The Pebble Mine isn’t throwing in the towel here, and it may actually be that the law will not stand through an appeals process. However, it will do one very important thing – it will clearly show that there is very little support for the project on a local level. The Pebble Partnership will no longer be able to claim that area residents overwhelmingly support the project. Despite the attempts to stifle them, the voices of the voters will be heard. Regardless of the outcome of the initiative in the long run, the Bristol Bay fishermen and local residents will have not only their day in court, but their day at the ballot box.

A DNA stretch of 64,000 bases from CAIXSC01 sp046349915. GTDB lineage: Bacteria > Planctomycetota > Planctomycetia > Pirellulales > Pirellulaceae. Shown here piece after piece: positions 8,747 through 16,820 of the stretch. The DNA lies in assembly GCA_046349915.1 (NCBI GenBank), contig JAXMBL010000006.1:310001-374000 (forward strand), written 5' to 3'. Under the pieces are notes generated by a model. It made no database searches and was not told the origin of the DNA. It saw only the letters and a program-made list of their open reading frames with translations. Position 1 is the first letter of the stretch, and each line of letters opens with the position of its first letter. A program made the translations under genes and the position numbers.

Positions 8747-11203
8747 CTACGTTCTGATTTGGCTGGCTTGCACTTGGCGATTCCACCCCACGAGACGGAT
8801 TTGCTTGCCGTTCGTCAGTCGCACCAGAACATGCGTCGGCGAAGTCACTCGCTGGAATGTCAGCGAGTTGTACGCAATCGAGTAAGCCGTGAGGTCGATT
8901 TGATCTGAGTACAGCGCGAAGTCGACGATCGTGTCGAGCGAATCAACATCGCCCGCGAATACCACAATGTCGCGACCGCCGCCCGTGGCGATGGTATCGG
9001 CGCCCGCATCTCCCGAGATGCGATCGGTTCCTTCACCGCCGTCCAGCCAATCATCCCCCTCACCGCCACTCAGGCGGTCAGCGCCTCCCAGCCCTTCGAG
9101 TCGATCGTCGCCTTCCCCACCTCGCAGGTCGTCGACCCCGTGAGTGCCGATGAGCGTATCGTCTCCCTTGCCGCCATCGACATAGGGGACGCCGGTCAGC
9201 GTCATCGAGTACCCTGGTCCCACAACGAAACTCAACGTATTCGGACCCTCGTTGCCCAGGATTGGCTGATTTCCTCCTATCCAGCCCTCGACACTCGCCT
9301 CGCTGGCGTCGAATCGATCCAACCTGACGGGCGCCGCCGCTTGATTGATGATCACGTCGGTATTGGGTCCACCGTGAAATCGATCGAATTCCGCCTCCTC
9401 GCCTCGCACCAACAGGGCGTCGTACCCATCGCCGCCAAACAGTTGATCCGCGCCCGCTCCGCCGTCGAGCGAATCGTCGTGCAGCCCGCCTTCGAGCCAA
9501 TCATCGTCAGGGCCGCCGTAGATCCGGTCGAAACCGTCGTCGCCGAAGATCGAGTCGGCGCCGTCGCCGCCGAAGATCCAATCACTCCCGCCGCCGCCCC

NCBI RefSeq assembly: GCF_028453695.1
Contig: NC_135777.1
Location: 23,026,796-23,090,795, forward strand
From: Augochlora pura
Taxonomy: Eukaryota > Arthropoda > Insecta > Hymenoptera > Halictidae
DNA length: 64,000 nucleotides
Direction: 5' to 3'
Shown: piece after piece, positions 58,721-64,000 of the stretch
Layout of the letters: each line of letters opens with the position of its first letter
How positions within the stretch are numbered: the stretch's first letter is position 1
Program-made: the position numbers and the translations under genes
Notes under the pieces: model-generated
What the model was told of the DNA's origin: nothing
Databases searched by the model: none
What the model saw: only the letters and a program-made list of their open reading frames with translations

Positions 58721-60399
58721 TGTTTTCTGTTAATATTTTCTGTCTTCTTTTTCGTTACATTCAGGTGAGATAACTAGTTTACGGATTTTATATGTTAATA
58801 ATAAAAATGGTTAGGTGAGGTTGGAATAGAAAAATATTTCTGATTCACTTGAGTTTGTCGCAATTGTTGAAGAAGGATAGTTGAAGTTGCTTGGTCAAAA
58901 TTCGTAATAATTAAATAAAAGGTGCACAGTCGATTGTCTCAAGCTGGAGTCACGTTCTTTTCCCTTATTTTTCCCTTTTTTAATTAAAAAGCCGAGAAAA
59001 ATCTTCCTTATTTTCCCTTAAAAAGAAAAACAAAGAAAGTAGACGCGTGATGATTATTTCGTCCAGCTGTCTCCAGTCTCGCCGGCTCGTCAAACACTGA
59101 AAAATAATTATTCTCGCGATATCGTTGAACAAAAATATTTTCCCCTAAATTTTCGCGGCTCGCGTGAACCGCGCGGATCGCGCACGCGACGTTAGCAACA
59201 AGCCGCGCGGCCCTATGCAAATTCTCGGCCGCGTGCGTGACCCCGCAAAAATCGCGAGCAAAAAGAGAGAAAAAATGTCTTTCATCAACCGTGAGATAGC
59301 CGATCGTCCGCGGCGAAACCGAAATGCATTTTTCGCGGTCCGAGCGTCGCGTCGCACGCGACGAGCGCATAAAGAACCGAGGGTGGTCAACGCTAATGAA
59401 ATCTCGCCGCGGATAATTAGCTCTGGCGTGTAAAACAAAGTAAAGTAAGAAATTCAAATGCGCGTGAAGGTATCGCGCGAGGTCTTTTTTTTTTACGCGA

For more information about the proposed Pebble Mine project, and the Bristol Bay region, visit savebristolbay.org

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18 Responses to “Supreme Court Allows “No Pebble Mine” Initiative on Ballot”
  1. 1smartcanerican™ says:

    I’m relaxing in one of my favorite places, the Kootenays in BC. I just finished Dana Stabenow’s book “A Night too Dark” which centers around a gold mine in Alaska. Hmmmm! I was thinking of the Pebble Mine the whole time I was reading this story 🙂

    Anyway, the book was good read and I loved all the Russian names since the Kootenays also have many people with Russian surnames due to the immigration of the Doukhobors to gain their religious freedom to be pacifists which was not looked upon kindly in Russia in the early 1900’s. I just finished a lovely bowl of borscht which is famous in this part of the world due to the culinary influence of said Doukhobor families. Yummy stuff!

  2. NickWI says: